The reproductive justice movement’s call for bodily autonomy extends beyond walls and borders. As a framework that was coined by Black and Indigenous women and other women of color, the inherent need to place the most marginalized at the epicenter of reproductive freedom speaks to the many intersections of this cause. One cannot recognize the right to reproductive safety without acknowledging the ongoing reproductive violence in Palestine. The unconscionable atrocities against the Palestinian people, not only since October 7 but for the last 75 years, are staunchly antithetical to the reproductive justice movement.
Reproductive justice is both a theoretical objective and a structure for activists advocating around three human rights values: the right to safely choose not to have children; the right to have children under chosen circumstances; and the right to parent children in safe and healthy environments. The horror we are witnessing in Gaza is a clear violation of the Palestinian people’s ability to parent their children in an environment free from state violence and settler colonialism.
Positioning reproductive justice as a humanitarian framework allows it to aim at dismantling all intersecting oppressions that stand in the way of full bodily autonomy. In other words, reproductive justice connects the local to the global and links the individual to the community. Standing in solidarity with people in the U.S. who face a post-Roe political landscape is to also stand in solidarity with Palestinians who lack access to comprehensive sexual and reproductive health care under apartheid.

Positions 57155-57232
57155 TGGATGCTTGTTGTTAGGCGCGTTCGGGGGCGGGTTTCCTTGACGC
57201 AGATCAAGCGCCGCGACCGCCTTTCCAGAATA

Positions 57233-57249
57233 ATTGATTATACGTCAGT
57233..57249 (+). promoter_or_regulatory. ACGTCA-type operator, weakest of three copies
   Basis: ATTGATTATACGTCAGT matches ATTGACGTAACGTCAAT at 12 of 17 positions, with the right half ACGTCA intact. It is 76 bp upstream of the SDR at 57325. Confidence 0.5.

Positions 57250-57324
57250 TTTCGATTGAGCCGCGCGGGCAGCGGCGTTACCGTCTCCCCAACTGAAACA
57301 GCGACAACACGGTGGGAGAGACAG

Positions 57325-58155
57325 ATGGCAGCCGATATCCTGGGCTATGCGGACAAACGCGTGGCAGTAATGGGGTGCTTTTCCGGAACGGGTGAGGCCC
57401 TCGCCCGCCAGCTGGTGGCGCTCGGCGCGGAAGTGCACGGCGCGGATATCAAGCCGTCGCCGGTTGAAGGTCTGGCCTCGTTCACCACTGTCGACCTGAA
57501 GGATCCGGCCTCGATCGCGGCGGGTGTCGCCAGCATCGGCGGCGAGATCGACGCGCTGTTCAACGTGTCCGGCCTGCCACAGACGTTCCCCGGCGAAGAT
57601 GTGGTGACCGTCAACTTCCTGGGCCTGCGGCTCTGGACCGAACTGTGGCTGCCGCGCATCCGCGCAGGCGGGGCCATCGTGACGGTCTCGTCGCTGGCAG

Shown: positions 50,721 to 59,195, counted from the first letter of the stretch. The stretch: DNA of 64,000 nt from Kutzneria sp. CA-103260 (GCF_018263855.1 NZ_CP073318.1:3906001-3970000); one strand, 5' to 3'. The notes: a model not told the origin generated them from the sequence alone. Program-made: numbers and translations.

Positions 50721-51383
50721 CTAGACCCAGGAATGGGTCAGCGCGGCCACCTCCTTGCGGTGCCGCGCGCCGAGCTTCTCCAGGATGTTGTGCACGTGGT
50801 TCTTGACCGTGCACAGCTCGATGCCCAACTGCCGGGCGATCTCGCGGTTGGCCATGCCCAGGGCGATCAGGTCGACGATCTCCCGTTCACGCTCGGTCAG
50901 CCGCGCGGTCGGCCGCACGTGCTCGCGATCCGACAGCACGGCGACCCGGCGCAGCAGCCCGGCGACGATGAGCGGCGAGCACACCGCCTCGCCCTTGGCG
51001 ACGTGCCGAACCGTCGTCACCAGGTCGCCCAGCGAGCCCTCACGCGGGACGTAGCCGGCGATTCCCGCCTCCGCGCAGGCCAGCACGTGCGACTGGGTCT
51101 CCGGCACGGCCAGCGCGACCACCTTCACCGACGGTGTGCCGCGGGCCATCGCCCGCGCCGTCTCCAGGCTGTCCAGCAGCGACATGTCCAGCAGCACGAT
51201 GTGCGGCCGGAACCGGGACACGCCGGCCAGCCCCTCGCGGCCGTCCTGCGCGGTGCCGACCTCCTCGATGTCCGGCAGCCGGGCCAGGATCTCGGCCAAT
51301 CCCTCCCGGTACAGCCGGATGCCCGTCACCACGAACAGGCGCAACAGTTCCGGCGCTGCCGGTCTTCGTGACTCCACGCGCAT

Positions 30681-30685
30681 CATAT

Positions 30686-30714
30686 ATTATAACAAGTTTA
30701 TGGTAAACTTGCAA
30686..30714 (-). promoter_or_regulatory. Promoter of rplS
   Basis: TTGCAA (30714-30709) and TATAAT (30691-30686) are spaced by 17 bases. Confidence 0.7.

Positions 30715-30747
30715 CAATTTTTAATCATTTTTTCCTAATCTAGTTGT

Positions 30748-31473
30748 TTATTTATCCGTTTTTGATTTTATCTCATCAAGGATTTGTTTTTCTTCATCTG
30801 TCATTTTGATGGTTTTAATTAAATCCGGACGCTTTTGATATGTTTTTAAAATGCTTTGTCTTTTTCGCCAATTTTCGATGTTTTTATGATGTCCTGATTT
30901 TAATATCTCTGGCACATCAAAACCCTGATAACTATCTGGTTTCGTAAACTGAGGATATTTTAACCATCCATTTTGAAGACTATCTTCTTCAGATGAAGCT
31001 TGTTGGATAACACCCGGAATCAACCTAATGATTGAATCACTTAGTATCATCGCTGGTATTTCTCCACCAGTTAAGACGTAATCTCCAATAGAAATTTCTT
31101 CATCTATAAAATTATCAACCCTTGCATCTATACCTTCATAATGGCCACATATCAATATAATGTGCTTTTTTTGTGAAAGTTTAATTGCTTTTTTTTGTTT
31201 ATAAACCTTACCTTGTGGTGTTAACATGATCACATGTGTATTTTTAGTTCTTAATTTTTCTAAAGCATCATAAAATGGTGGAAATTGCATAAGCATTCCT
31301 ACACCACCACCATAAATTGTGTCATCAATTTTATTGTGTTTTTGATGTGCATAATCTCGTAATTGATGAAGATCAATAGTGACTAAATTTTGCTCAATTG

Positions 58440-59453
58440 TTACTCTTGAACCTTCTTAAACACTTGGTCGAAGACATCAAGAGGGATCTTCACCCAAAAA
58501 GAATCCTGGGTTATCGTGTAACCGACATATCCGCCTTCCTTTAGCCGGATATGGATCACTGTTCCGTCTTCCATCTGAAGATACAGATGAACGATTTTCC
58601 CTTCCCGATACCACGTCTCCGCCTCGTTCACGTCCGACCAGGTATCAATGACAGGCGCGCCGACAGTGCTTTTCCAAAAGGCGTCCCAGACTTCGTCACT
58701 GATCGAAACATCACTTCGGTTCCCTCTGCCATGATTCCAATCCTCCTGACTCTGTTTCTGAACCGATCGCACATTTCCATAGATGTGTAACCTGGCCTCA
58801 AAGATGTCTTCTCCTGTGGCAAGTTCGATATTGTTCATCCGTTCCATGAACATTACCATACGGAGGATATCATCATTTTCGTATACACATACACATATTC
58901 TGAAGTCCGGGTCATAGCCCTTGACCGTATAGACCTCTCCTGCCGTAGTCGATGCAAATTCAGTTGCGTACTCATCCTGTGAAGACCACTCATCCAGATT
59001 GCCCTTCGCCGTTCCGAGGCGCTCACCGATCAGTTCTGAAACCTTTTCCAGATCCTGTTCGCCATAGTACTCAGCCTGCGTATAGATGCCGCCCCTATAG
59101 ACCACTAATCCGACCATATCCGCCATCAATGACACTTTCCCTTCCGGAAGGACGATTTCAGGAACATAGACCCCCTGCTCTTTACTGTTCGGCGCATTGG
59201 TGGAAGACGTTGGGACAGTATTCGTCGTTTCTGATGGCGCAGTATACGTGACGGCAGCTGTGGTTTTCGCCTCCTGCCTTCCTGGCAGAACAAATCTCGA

Systematic Denial of Sexual and Reproductive Health and Rights in Gaza
In Palestine, women have suffered the consequences of Israel’s systematic denial of sexual and reproductive health care long before October 7. Over 94,000 Palestinian women lack access to such services, as reported by the United Nations Population Fund.
Gaza is home to over 2 million people, 50 percent of whom are children, and is one of the most densely populated areas in the world. For decades, Palestinian children have grown up in what many refer to as an “open-air prison” and have witnessed a life characterized by psychological trauma and a lack of food, medical services and freedom of movement. Since the severe escalation of Israeli violence, thousands of children have been killed while hundreds more are reported missing or trapped under mounds of rubble from near-constant Israeli airstrikes.
The reproductive violence experienced by Palestinian women, newborn babies and children has been deemed a human rights violation by several international humanitarian groups. Still, we have yet to see an end to the indiscriminate bombing and forced displacement of Gaza’s Indigenous population. Israel will not stop at ordering a mass exodus of Gaza’s population to the south under the guise of “safety” only to launch an even fiercer land and air invasion.
There are over 50,000 pregnant people in Gaza who are forced to give birth in inhumane conditions. Mobility restrictions and Israeli checkpoints impede the accessibility of prenatal and postnatal care. As we watch livestream footage of buildings being reduced to dust, children reaping the grief of learning of their parents’ killings, and mass graveyards full of civilians wrapped in white cloths, mothers in Palestine are miscarrying from stress. There is a shortage of blood to treat postpartum injuries and surgeons have performed C-sections with no anesthetic. Perhaps one of the most bone-chilling statistics to date: It is estimated that while 180 people give birth a day, one child is killed or injured every 10 minutes in the Gaza Strip. Most mothers are not guaranteed the fundamental reproductive right of a hospital delivery, privacy, or even enough food or water to be able to breastfeed their newborns. Malnutrition and dehydration have exacerbated the risk of maternal deaths, forcing pregnant people into survival mode as they make unthinkable decisions for themselves and their unborn children.